What is the test for patent infringement in the UK?
We don’t tend to cover patent cases on this blog, but a recent judgment of Mr Justice Zacaroli highlights some important points about the test for patent infringement in the UK, which has become more complicated in the past few years.
The case, Noblelight Ltd v First Light Lamps Ltd, concerned technology used in arc lamps. The invention related to an improvement to the beads used to seal the glass tubes in the lamps. The size of the bead used was critical to the argument about infringement.
In his judgment, Zacaroli J found the patent to be valid. He also found that the defendant’s method for sealing the ends of lamps infringed the patent on a purposive construction and by equivalents, but not literally.
Noting that the patent in question was a method patent, not a product patent, the judge concluded that, on a purposive construction:
“the protection sought in the Patent is not limited to a method in which beads are precisely no bigger than the outer diameter of the tube, but include variants in which the bead is not materially bigger than the outside diameter of the tube to an extent ‘which could have no material effect upon the way in which the invention worked’” (quoting Lord Diplock’s judgment in Catnic).
The judge found that in this case there was no material difference between infringement based on purposive construction and infringement by equivalents.
Applying the questions set out by the Supreme Court in Actavis on infringement by equivalents, Zacaroli J found that the variant achieved substantially the same result in the same way. It would not be obvious to the skilled person that it did so; and a reader of the patent would not have concluded that strict compliance with the literal meaning was intended.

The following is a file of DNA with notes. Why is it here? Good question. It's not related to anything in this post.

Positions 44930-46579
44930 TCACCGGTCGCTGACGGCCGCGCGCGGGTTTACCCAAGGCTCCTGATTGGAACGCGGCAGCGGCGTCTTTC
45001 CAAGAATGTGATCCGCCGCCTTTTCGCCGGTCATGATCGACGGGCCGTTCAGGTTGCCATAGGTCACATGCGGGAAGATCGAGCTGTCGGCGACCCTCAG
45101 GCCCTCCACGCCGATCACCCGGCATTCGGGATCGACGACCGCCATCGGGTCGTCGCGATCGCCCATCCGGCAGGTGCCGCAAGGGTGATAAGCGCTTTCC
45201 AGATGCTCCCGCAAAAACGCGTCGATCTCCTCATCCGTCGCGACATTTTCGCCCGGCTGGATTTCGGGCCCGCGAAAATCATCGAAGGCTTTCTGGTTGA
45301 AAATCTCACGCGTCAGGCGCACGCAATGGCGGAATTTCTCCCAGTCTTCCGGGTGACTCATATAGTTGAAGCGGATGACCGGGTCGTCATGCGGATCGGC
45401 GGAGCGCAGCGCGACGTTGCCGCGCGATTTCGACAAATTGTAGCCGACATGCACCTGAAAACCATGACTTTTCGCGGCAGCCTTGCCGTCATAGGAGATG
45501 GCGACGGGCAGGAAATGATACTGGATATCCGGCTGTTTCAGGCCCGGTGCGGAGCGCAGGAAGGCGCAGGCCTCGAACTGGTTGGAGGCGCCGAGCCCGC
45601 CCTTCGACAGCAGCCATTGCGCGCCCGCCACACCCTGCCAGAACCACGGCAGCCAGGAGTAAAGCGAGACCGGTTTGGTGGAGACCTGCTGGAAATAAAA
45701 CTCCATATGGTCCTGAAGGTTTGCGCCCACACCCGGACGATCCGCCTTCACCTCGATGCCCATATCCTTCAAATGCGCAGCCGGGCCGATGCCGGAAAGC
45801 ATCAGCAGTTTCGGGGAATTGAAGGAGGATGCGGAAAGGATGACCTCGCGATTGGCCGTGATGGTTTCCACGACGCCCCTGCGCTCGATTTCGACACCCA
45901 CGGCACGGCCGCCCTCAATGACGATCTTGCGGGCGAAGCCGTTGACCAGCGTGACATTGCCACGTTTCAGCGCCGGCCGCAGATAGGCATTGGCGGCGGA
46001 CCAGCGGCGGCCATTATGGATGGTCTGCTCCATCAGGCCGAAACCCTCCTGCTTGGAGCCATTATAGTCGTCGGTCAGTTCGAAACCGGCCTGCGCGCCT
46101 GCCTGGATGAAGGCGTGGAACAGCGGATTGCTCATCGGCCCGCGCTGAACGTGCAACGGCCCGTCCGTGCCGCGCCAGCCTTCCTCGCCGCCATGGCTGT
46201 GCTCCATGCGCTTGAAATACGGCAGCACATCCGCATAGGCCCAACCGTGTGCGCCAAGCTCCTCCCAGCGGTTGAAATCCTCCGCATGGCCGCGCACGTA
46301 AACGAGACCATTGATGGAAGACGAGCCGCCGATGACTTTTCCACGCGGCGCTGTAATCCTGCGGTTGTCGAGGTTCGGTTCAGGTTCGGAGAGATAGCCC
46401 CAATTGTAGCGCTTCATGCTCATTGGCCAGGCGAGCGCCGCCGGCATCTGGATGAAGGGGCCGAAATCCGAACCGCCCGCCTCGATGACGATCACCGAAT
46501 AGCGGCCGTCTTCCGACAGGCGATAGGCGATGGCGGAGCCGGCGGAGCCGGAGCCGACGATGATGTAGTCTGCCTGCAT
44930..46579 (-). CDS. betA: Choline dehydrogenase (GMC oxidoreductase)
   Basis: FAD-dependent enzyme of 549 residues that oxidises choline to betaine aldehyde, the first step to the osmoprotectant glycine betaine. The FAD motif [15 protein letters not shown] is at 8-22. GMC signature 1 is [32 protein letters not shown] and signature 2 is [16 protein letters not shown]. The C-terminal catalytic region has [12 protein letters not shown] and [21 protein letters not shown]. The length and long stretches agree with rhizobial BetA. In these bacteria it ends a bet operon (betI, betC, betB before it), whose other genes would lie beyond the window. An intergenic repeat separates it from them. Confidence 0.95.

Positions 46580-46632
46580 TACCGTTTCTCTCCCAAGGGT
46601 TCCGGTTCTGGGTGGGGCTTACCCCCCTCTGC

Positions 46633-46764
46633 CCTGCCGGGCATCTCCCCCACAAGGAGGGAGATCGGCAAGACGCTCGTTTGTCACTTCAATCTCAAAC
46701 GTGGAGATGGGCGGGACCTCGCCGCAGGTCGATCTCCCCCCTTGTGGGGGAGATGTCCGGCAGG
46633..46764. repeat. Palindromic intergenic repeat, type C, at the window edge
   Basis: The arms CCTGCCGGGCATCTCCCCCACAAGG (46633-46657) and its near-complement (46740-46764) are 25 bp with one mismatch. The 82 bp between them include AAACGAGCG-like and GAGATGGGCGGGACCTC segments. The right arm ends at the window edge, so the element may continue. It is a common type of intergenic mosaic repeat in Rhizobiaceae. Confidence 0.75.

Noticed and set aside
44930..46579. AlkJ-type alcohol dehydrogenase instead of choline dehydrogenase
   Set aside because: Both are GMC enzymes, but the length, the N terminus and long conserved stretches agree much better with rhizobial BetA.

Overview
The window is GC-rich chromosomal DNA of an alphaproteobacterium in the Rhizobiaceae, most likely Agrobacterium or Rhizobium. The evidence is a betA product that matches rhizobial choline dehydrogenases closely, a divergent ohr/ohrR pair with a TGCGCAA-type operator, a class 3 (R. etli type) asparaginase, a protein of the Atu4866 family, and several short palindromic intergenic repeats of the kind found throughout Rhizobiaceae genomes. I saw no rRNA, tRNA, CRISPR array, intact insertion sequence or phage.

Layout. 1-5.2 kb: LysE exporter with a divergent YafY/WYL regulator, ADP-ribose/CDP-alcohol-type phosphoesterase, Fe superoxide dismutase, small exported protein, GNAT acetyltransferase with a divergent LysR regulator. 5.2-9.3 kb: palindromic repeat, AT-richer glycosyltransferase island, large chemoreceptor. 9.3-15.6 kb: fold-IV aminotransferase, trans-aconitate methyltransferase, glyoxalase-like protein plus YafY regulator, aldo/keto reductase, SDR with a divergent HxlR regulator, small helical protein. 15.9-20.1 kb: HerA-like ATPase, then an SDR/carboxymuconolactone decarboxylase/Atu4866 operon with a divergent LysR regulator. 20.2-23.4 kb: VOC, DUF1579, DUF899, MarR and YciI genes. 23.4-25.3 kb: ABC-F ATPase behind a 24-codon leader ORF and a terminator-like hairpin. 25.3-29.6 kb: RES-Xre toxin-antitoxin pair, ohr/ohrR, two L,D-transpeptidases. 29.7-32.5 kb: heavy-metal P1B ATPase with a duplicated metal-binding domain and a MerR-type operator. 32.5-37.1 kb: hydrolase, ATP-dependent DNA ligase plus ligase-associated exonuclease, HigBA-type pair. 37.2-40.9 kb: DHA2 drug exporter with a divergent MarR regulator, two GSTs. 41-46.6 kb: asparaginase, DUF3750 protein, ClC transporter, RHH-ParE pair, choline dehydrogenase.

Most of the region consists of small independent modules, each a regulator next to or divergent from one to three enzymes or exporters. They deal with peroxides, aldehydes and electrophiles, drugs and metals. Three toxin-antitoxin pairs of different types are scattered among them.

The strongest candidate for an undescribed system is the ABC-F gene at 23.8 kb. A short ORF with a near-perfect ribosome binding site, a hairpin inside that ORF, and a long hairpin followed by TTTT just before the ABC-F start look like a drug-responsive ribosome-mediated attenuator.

However, he rejected the case based on literal infringement, which depended on one lamp manufactured using a bead that was no bigger than the outer diameter of the tube. The judge was not satisfied that this sample amounted to literal infringement or that it occurred on a more than de minimis basis, as it could be attributed to human error. “This is an insufficient basis, in my judgment, for concluding that First Light makes lamps using beads that are no bigger than the outer diameter of the tube on any more than a de minimis basis,” he said.
First Light challenged the validity of the patent on the ground that it did not involve an inventive step over two pre-existing patents. But the judge essentially found that these identified different solutions to the same problem and therefore the skilled person would not regard the patent as being obvious over them.
What does this mean?
Following recent cases including the landmark Actavis judgment, the question of patent infringement has become more complex in the UK. As this case shows, the judge may have to assess literal infringement, infringement based on purposive construction of the claims and infringement by equivalents. Each of these assessments involve different considerations and may result in different findings (as in this case).
This also means parties in patent cases – both claimants and defendants – need to evaluate the strength of the infringement case based on the different tests and ensure they have sufficient supporting evidence.